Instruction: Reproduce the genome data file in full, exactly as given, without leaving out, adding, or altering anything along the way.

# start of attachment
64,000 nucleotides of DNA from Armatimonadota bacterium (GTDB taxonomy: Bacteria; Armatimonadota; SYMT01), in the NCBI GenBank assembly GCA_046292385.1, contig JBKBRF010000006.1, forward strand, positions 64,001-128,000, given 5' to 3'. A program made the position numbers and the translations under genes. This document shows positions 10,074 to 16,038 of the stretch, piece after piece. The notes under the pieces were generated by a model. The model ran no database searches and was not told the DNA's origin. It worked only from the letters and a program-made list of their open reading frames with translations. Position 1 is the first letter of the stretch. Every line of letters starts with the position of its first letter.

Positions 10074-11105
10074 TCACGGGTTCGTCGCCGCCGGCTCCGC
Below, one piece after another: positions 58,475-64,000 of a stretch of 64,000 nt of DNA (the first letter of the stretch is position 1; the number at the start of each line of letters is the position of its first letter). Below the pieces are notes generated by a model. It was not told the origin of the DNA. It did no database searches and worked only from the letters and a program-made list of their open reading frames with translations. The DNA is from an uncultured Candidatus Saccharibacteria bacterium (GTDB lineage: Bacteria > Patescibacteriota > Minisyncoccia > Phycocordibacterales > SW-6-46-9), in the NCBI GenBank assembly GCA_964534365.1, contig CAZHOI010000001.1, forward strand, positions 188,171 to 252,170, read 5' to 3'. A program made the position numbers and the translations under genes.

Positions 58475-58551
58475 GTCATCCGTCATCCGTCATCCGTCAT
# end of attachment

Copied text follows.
64,000 nucleotides of DNA from Armatimonadota bacterium (GTDB taxonomy: Bacteria; Armatimonadota; SYMT01), in the NCBI GenBank assembly GCA_046292385.1, contig JBKBRF010000006.1, forward strand, positions 64,001-128,000, given 5' to 3'. A program made the position numbers and the translations under genes. This document shows positions 10,074 to 16,038 of the stretch, piece after piece. The notes under the pieces were generated by a model. The model ran no database searches and was not told the DNA's origin. It worked only from the letters and a program-made list of their open reading frames with translations. Position 1 is the first letter of the stretch. Every line of letters starts with the position of its first letter.

Positions 10074-11105
10074 TCACGGGTTCGTCGCCGCCGGCTCCGC
Below, one piece after another: positions 58,475-64,000 of a stretch of 64,000 nt of DNA (the first letter of the stretch is position 1; the number at the start of each line of letters is the position of its first letter). Below the pieces are notes generated by a model. It was not told the origin of the DNA. It did no database searches and worked only from the letters and a program-made list of their open reading frames with translations. The DNA is from an uncultured Candidatus Saccharibacteria bacterium (GTDB lineage: Bacteria > Patescibacteriota > Minisyncoccia > Phycocordibacterales > SW-6-46-9), in the NCBI GenBank assembly GCA_964534365.1, contig CAZHOI010000001.1, forward strand, positions 188,171 to 252,170, read 5' to 3'. A program made the position numbers and the translations under genes.

Positions 58475-58551
58475 GTCATCCGTCATCCGTCATCCGTCAT